Mac Productivity Hacks (Part 1)

Date Published
November 9, 2022

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Mac Productivity Hacks (Part 1)

People love their macs, I know I do. Having been an exclusive Mac owner since 2009, I have used the operating system for all my personal and professional work. I have seen the mac evolve from osX to MacOS, going through every wild cat you could think of and every Californian and American landmark out there.

Operating on a mac has been so essential and a default part of my day-to-day routine, that it has taken a ubiquitous stand in my life, let’s just say operating on a mac is part of any job negotiation I might go through. You see it has been 14 years since my first WWDC and recently I found out that what has become a mind-muscle memory routine to me might be a “ureka” moment hack to someone else. So given my utmost advocacy to Cupertino, I decided to start a series of mac hacks. This is the first topic that is being completely emotionally led, no thinking, no planning, no brainstorming and no research. I will write what comes to mind, be it shortcuts I use daily, settings changes, or even apps and software to amplify the powerhouse that is the mac.

Copy/Paste Screenshots, Don’t Clutter Your Desktop

Many mac users are accustomed to the cmd + shift + 4 shortcut for screenshooting. This screenshoots a specified area on the screen and saves it automatically to the desktop. I use this shortcut multiple times a day, especially for brainstorming, saving clips for a later read, or working on a presentation, but it clutters my desktop and I end up wasting a few minutes at the end of the process or day doing some house cleaning. You see, most of the screenshots made are meant to be saved somewhere else, on a presentation, in a document, sent in an email, or saved in a specific folder, definitely not on the desktop.

Did you know that you can screenshoot and automagically copy a screenshot to be pasted anywhere you want without having it saved on the desktop? cmd + shift + control + 4 is the magic formula. Then you can use cmd + v to paste the screenshot literally anywhere.

Focus Modes

Ever since their introduction in iOS 15 as an obvious expansion to “do not disturb”, focus modes have climbed the list of “how did we survive without you” to number one.

Focus modes do as named, they allow a user to change and alter a few settings on all Apple devices seamlessly and simultaneously with just a tap on a mobile device (phone or tablet), a click on a mac, or even better according to your current location or time of day.


One of the two best Focus modes I have created are work and mindfulness. While in work mode, all app notifications get silenced, no calls or messages ping or ring, that is because during work mode, I am either working on an article or presentation and do not want any attention interruption. Mindfulness mode has almost the same features as work mode with a few discrepancies. In work mode, incoming from my direct family are allowed and do notify me, while in mindfulness mode, no calls go through. The second major difference is work mode is manually triggered while mindfulness focus mode is automatically triggered every morning at 7 am, right about the time I perform my daily 30 minute meditation, and speaking of 30 minutes, you guessed it, it automatically turns off and goes back to a normal state after that. It would take a whole article to breakdown the Focus Mode feature, I will try to cover different aspects of it in this series.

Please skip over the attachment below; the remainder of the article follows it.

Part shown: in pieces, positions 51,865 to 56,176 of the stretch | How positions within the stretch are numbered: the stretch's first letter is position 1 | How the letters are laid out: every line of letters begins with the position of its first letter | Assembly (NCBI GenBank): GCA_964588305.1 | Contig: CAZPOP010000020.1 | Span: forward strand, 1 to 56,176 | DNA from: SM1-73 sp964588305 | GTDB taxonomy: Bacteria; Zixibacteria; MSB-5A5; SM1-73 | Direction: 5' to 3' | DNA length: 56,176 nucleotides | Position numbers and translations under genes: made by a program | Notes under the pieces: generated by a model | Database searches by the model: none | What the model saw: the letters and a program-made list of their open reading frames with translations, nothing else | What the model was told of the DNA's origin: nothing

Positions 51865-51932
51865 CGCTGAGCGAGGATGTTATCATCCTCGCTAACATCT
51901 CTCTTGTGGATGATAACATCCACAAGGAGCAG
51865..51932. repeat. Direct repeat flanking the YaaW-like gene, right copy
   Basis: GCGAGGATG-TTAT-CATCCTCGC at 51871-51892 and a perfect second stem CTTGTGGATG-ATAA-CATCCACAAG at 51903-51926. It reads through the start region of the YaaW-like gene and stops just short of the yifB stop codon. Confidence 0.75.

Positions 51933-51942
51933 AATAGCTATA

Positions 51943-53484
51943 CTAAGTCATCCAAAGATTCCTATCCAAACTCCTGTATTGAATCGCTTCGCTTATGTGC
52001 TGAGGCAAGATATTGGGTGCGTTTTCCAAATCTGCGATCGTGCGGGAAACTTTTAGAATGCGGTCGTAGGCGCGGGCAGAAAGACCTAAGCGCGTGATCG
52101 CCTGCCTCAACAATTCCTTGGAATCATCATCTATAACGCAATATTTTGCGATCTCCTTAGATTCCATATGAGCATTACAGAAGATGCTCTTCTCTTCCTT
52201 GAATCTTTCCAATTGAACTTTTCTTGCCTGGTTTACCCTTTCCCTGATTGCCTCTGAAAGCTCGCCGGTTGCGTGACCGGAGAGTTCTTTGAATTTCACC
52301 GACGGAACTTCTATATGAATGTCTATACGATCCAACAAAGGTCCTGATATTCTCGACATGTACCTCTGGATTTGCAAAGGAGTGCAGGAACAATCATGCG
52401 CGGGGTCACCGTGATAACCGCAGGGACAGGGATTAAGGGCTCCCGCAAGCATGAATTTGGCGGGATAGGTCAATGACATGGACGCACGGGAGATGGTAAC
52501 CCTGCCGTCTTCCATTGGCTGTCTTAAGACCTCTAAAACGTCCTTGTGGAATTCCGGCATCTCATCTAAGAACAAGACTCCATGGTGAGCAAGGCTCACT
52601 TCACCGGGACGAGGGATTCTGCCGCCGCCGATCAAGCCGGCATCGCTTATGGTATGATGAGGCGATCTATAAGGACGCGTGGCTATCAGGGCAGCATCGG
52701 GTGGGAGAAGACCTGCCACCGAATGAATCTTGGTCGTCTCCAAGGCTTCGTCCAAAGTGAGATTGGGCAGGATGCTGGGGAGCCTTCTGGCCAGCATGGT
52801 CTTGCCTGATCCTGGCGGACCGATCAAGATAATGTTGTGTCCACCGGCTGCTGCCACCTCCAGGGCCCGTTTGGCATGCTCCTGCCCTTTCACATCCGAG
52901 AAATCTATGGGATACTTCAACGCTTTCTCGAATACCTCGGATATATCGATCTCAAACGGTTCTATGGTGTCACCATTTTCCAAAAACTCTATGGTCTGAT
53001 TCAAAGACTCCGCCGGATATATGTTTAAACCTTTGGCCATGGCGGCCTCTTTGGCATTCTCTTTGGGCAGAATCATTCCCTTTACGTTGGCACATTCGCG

Spotlight Got Smarter

We all know and love Siri. I myself use Siri numerous times a day to trigger a shortcut be it turning on/off a light, air conditioner, lower or increase the volume, and many others. With MacOS Ventura 13.0 many of these daily habitual shortcuts we are accustomed to doing on Siri came to the mac via spotlight. By pressing cmd + space triggering spotlight to appear, you can type any shortcut and it will appear on screen and well, get triggered.


Hot Corners

Speaking of shortcuts. The fastest and most intuitive way to trigger a shortcut on Mac is Hot Corners. Thought these shortcuts are exclusive for mac productivity, they do come in much handy and once you start using them, you cannot go back.


Hot Corners shortcuts are primarily showing/hiding desktop, mission control, launchpad, lock screen, start screen saver, initiate a quick note in Notes, and putting the system to sleep. The next time you want to rush out of the office or want to hide the current screen contents from nosy colleagues, think of Hot Corners.

Apple Watch

Using an Apple Watch with the Mac is a match made in heaven. Whether you want to unlock your mac in milliseconds, and most of us do multiple times a day, or you want to accept a payment through Apple Pay on a Safari, or even unlock Passwords on Safari to automatically enter a username and password to any website, owning an Apple Watch saves a lot of the precious 9-5 time.


Setting it up is easy. Go to System Settings > Touch ID & Passwords > Scroll down to Apple Watch, toggle it on, and voila.


I truly hope you had a few “a ha” moments with this piece. I am as much an Apple fanboy as they get but my curiosity and compulsive need to always increase productivity and efficiency in my work and personal life have gotten me to install software and unscrew macbooks to the point of no return, but we won’t get into that today.

Let me know if you liked this article, better yet if it actually helped you adopt a new shortcut or hack. If you have any question or inquiry on how can your mac help you with your daily routine let me know, and i will surely add it to the next post in this series, until then, stay hungry, stay foolish!

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